Trevor Cox

I am a Professor of Acoustic Engineering at the University of Salford where I carry out research and teaching focussing on architectural acoustics, signal processing and audio perception. I am also an author and radio broadcaster having presented many documentaries on BBC radio and written books for academics and the general public.

greenwich foot tunnel

Architectural Acoustics

Acoustic Absorbers and Diffusers Cover

My work on diffusers is summarized in my academic book Acoustic Absorbers and Diffusers, which was co-authored with Peter D’Antonio, has the most citations in  my publications listed in Google Scholar. The most satisfying part of this work is seeing my research turned into actual designs which have been used in performance spaces worldwide.

Major current research projects

With the BBC move to MediaCityUK in Salford and the establishment of the BBC Audio Research Partnership, increasing amounts of my research are focussed on broadcast audio. (A list of past research projects can be found here)

Future Spatial Audio for The Home

This project wants listeners to experience the sense of “being there” at a live event, such as a concert or football match, from the comfort of their living room through delivery of immersive 3D sound to the home using object-based content delivery. This project is funded by EPSRC and is a major five-year research collaboration between 3 Universities, the BBC and UK audio industry. The project created the soundtrack for the BBC’s award-winning virtual reality fairy tale, The Turning Forest.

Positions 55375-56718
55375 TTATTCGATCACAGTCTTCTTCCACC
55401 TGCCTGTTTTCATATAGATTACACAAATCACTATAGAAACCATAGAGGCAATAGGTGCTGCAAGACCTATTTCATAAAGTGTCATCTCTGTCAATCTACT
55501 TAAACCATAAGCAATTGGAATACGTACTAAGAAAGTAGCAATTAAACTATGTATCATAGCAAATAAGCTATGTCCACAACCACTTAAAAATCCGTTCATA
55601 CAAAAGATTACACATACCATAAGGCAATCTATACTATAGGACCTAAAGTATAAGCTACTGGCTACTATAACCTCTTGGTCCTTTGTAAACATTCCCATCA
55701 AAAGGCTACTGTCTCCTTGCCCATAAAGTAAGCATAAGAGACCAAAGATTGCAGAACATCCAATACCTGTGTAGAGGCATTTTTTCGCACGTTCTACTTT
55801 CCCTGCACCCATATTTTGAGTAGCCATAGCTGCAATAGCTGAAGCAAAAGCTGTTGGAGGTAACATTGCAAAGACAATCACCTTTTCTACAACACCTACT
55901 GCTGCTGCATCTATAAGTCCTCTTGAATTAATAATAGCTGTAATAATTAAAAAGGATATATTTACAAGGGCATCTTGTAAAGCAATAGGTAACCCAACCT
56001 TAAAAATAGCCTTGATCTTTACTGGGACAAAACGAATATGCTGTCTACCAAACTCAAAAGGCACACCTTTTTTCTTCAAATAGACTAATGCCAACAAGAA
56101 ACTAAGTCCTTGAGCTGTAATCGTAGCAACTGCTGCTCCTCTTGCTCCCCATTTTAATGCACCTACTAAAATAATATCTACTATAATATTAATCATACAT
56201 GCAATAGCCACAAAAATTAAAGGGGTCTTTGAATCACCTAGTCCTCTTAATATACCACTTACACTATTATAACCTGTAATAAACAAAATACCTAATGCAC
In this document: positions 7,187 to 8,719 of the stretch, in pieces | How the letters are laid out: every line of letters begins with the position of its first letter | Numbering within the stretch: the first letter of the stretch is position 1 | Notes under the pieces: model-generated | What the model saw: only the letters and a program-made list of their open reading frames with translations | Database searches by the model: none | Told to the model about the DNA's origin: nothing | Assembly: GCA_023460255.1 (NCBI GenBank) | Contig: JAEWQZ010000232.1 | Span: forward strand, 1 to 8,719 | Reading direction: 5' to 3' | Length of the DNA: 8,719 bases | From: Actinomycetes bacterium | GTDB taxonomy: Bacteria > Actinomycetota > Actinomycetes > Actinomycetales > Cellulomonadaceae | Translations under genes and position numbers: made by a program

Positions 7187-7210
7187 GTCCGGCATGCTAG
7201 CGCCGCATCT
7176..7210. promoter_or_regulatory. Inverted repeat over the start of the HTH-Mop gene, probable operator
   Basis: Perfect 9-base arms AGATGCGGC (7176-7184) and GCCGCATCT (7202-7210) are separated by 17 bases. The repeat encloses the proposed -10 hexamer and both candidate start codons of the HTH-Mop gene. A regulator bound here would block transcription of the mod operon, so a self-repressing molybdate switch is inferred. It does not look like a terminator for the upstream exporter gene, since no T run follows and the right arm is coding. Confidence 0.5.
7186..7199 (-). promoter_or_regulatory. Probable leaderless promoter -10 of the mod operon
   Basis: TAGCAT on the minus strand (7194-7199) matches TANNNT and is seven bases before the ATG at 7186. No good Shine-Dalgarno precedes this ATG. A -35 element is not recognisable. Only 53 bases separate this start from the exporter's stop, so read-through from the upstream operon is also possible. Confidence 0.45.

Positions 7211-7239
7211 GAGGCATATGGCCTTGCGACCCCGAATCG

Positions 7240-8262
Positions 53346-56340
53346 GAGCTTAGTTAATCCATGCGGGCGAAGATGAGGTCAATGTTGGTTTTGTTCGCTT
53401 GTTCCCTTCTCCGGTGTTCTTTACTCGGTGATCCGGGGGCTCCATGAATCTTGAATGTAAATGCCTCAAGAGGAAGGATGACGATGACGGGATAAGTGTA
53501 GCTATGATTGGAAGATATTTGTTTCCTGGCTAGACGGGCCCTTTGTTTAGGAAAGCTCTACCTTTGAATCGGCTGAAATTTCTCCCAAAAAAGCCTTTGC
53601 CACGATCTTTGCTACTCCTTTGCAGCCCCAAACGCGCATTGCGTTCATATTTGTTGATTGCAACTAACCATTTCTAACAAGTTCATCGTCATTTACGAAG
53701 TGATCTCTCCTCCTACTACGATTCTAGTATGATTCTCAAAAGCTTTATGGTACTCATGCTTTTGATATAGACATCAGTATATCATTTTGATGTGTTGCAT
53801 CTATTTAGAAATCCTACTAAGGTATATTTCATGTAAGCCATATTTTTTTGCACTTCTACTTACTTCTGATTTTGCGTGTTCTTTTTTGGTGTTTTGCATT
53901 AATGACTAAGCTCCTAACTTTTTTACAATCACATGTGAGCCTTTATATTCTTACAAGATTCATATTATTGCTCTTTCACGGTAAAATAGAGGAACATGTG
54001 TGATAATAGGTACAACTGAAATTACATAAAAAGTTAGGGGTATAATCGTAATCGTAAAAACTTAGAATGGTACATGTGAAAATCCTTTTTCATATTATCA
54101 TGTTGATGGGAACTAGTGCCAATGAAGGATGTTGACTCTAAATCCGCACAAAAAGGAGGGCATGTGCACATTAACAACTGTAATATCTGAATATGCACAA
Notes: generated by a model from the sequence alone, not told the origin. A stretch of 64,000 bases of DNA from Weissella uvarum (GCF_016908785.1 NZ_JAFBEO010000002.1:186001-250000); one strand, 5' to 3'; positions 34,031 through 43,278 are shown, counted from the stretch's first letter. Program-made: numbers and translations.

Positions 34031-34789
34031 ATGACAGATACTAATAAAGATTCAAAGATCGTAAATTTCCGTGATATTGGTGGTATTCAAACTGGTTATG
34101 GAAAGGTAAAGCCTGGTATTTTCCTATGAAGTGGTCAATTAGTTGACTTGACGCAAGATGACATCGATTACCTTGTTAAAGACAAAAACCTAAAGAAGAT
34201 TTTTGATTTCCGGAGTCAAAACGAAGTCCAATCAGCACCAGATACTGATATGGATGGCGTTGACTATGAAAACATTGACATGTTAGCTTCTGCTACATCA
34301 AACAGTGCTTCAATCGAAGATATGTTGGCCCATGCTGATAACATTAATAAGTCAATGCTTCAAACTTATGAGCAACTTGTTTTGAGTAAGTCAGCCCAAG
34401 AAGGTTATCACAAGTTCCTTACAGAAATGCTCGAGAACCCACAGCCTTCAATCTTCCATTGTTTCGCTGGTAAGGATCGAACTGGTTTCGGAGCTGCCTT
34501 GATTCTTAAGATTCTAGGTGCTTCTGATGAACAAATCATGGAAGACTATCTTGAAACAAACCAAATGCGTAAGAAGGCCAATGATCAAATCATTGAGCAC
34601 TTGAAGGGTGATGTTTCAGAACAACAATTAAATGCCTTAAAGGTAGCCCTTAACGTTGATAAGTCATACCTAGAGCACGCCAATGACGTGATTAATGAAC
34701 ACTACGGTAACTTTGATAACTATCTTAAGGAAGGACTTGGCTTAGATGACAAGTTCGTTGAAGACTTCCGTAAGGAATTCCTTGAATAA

The good recording project

Many of us carry about mobiles and other technologies that can record sound, whether that is the sound of our child’s first music concert on a digital camera or capturing a practical joke on a mobile phone. Mainstream news bulletins often use amateur footage of dramatic events and some TV programmes entirely consist of user generated content. The sound quality is often poor: distorted, noisy, with garbled speech or indistinct music. The good recording project is trying to understand how these recording errors are perceived, and to develop computer programs using machine listening that can automatically detect the errors. The project is funded by EPSRC and had BBC R&D and the British Library as partners.


Public engagement


My second popular science book, Now You’re Talking is published in 2018. My first popular science book Sonic Wonderland/The Sound Book appeared in 2014. I have also written articles for New Scientist and the Guardian. In 2015 I was given the ASA Science Writing Award for acoustics professionals.

Radio presenter

My most recent documentary was on Compression vs Art for BBC Radio 4. A more complete radio biography can be found here. I’ve also been involved in numerous media stories as an interviewee, with the most popular being a debunking of the phrase ‘a duck’s quack doesn’t echo’.

Work with schools

I helped develop extensive teaching resources for schools, the latest reached more than a quarter of a million pupils. I have developed and presented science shows seen by 17,000 children, including appearances at the Royal Albert Hall, the Purcell Rooms at the South Bank Centre and the Royal Institution.

Perceptual measurements across the Internet

I run a popular site which hosts web experiments which test people’s responses to sound. hosted the hugely popular experiment into the Worst Sound in the World. On the site you’ll also find some other research experiments to try.


  • Former President of the Institute of Acoustics (IOA).
  • Awarded the Tyndall Award by the IOA as well as their award for Promoting Acoustics to the Public.
  • Honorary Fellow of the IOA.
  • Ex-convener of ISO Working Group WG25
  • Associate Editor of Acta Acustica 2000-13

Social Media

My favourite video from my YouTube channel (done as part of a Comic Relief project):

Other contacts

  • 0161 295 5474
  • 07986 557 419

70 responses to “Trevor Cox

  1. This article is a nice resources for those who are decided to do audio engineering career.